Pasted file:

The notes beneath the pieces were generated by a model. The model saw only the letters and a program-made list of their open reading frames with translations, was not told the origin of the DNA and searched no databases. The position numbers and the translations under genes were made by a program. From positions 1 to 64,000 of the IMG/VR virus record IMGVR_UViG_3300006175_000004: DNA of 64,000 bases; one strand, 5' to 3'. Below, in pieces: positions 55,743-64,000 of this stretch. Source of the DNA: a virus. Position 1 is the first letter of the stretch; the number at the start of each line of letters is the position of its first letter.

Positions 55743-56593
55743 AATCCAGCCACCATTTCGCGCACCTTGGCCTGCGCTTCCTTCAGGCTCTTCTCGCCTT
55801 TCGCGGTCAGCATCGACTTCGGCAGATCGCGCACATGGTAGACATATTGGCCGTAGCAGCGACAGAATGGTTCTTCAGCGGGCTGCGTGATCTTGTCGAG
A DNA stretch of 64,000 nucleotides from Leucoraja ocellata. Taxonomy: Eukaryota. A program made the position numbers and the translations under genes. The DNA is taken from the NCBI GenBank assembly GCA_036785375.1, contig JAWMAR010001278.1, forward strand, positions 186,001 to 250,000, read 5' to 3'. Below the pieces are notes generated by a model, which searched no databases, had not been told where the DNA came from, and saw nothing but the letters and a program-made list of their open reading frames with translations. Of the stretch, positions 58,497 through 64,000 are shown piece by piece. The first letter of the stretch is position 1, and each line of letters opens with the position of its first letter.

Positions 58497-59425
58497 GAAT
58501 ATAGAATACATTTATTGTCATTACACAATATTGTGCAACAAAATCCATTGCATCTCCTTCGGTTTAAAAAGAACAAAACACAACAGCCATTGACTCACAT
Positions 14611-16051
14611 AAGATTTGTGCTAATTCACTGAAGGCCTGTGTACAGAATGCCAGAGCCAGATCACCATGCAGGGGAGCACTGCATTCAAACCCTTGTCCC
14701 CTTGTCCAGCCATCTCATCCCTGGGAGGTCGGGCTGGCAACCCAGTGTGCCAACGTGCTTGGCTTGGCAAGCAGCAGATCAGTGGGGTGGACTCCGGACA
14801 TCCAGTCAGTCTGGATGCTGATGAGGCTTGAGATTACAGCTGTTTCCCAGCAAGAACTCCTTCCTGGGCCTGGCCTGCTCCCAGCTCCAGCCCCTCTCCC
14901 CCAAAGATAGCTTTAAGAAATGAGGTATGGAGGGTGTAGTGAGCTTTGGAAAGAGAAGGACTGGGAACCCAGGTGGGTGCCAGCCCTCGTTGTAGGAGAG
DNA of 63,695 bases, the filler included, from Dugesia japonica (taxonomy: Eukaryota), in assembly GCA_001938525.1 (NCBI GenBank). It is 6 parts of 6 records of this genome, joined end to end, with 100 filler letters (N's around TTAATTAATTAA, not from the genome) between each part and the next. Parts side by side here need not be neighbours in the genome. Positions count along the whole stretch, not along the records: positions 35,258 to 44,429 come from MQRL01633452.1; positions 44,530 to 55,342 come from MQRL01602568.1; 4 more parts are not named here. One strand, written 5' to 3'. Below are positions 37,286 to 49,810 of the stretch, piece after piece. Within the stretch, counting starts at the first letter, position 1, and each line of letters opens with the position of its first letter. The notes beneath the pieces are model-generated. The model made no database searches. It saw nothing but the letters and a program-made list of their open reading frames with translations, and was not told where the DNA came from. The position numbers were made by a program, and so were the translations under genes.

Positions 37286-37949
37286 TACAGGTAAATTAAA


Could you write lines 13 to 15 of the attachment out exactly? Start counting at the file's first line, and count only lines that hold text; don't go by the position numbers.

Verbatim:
14901 CCAAAGATAGCTTTAAGAAATGAGGTATGGAGGGTGTAGTGAGCTTTGGAAAGAGAAGGACTGGGAACCCAGGTGGGTGCCAGCCCTCGTTGTAGGAGAG
DNA of 63,695 bases, the filler included, from Dugesia japonica (taxonomy: Eukaryota), in assembly GCA_001938525.1 (NCBI GenBank). It is 6 parts of 6 records of this genome, joined end to end, with 100 filler letters (N's around TTAATTAATTAA, not from the genome) between each part and the next. Parts side by side here need not be neighbours in the genome. Positions count along the whole stretch, not along the records: positions 35,258 to 44,429 come from MQRL01633452.1; positions 44,530 to 55,342 come from MQRL01602568.1; 4 more parts are not named here. One strand, written 5' to 3'. Below are positions 37,286 to 49,810 of the stretch, piece after piece. Within the stretch, counting starts at the first letter, position 1, and each line of letters opens with the position of its first letter. The notes beneath the pieces are model-generated. The model made no database searches. It saw nothing but the letters and a program-made list of their open reading frames with translations, and was not told where the DNA came from. The position numbers were made by a program, and so were the translations under genes.

Positions 37286-37949